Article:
Two trim levels are available, both of which sport wallet-friendly price tags.
Kia's all-new Sportage Hybrid has finally arrived at dealerships across the country. Revealed in February this year, the American-made crossover SUV is destined to be a popular buy with local consumers. Aside from the stellar styling, 34 miles of all-electric range, and a targeted 84 MPGe figure, Kia has finally announced pricing - and it's rather appealing.
The range kicks off with the X-Line AWD, priced from $38,490. For that outlay, Kia hands you plenty in return. The first-ever Sportage plug-in hybrid ships standard with 19-inch wheels, a power tailgate, LED head- and taillights, dual-zone climate control, a digital instrument display, and a 12.3-inch touchscreen with onboard navigation, Apple CarPlay, and Android Auto.
Elsewhere, you'll find SynTex-trimmed seats that are heated in the front, with power adjustment for the driver. On the safety front, there's a full suite of driver assists. Aside from lane-keep technology and a driver attention warning system, you'll find blind-spot detection, automatic emergency braking, and high beam assist, among many other things.
But how does this stack up to the competition? Well, the Hyundai Tucson PHEV is cheaper, with a starting price of $35,400. What's more, it boasts a slightly better all-electric range (35 miles) and receives a similar level of equipment as standard. Like the Kia, it's powered by a 1.6-liter engine, coupled to an electric motor, for combined outputs of 261 horsepower and 258 lb-ft of torque.
It's worth noting the RAV4 Prime is the priciest alternative, with an MSRP of $40,300. It counters with more power (302 hp combined) and a superior all-electric range (EPA-estimated 42 miles).
The second of the two models, aptly called the X-Line Prestige, retails for $42,990. The engine remains the same, but you do receive more features.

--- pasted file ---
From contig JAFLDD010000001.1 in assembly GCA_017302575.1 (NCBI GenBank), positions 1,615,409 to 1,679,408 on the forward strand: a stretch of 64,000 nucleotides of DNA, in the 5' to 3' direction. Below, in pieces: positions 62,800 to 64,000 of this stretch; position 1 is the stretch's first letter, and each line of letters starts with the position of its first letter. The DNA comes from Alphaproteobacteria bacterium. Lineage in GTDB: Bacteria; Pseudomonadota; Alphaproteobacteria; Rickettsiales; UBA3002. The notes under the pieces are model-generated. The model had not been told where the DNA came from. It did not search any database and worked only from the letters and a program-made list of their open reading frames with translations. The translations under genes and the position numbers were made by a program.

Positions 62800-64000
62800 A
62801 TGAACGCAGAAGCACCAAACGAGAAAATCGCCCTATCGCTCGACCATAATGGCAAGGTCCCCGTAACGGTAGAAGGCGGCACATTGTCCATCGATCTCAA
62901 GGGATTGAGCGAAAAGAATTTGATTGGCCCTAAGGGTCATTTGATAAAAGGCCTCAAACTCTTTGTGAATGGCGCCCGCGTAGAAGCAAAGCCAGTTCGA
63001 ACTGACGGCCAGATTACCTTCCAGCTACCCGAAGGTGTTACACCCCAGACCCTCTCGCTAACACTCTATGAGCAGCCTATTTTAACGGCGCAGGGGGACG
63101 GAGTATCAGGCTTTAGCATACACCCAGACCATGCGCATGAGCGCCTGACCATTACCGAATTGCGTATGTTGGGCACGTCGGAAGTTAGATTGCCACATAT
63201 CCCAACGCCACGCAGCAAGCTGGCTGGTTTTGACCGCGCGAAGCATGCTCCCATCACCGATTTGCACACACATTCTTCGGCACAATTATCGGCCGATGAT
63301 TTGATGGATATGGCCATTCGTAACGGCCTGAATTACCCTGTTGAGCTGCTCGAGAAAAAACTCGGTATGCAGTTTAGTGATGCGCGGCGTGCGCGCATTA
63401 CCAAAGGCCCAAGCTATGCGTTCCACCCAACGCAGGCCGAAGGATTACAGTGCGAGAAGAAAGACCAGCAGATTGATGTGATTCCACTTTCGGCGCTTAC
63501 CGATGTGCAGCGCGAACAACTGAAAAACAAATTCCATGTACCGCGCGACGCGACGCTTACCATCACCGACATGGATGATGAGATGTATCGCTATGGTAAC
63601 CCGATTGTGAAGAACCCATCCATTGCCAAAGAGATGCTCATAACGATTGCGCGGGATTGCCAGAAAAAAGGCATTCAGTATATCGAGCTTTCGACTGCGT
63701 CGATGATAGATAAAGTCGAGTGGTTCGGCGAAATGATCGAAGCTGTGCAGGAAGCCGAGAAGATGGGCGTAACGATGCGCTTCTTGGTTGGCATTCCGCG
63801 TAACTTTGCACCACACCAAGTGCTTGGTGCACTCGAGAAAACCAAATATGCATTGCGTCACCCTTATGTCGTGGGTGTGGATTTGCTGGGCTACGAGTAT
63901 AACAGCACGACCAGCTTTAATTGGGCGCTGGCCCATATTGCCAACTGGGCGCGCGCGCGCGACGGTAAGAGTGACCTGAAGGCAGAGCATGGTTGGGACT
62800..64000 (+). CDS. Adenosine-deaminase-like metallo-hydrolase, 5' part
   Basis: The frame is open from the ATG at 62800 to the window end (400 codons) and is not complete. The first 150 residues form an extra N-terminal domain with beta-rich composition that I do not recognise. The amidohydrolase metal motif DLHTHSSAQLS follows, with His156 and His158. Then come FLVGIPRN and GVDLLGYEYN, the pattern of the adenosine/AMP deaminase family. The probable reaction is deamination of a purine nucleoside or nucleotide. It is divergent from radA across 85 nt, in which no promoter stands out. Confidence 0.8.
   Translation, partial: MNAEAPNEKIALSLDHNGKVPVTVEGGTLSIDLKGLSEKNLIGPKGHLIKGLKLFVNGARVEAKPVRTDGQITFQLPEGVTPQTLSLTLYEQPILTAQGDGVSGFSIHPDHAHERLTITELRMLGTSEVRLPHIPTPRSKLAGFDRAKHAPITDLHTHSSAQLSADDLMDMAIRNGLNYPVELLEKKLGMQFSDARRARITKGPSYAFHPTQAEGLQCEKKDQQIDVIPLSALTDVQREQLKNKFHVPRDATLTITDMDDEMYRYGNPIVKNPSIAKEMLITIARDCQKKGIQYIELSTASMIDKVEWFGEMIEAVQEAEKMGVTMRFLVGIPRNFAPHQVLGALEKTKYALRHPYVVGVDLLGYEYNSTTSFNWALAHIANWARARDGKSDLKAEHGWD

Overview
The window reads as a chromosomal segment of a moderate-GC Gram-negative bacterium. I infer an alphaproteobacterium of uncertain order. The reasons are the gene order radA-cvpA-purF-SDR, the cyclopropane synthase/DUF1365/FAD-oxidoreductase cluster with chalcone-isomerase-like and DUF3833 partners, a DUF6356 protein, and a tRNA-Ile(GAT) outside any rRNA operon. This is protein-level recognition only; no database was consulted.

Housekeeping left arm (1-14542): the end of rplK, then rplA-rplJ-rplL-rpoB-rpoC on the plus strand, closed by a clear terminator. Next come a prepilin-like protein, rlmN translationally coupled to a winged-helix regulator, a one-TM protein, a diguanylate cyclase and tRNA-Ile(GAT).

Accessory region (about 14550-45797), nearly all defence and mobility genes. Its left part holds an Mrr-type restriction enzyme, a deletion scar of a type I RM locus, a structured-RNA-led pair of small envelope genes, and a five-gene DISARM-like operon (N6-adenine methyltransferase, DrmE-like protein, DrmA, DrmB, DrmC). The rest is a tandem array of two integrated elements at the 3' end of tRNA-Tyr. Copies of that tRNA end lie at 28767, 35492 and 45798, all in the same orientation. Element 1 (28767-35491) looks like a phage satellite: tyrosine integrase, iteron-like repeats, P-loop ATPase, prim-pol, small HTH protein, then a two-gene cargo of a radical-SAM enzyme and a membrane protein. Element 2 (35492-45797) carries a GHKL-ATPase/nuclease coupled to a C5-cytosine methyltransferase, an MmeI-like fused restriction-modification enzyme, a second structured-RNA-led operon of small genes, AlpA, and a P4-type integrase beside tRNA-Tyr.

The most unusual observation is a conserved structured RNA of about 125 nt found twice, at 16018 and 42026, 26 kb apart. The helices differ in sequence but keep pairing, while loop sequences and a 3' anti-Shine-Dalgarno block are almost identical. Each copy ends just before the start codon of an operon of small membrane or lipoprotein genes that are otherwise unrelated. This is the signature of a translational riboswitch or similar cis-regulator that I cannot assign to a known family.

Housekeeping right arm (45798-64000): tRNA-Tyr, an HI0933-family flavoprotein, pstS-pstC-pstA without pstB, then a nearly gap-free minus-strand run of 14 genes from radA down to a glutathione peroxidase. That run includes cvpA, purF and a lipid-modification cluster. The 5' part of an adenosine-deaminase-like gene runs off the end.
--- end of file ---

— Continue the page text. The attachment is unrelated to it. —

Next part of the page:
On the convenience front, there are even more safety features, LED Projector headlamps, and a heated steering wheel. Audiophiles will delight in the standard Harman Kardon Premium sound system, while those up front benefit from fancier seats. The passenger receives a power-operated seat, the driver receives a memory setting, and both pews gain a ventilation function.
It makes up for the price premium with plenty of nice-to-haves if you can afford it. Surprisingly, it's cheaper than the Tucson PHEV Limited ($43,200) and undercuts the $43,625 RAV4 Prime too.
As Kia plans to dominate the electric car sphere in the coming years, vehicles like the Sportage PHEV are very important to the brand. Those who aren't quite ready to commit to battery-powered vehicles like the EV6 will find this middle ground appealing. Alongside the newly-launched Niro range and the Sorento PHEV, it seems Kia wants to cater to everyone.
Theoretically, it should prove to be the best of both worlds. Keep it charged up, and if you have a short commute, it would be possible to drive about on electricity for most of the time. Kia notes that, when connected to a Level 2 charger, the Sportage PHEV can replenish its battery in around two hours.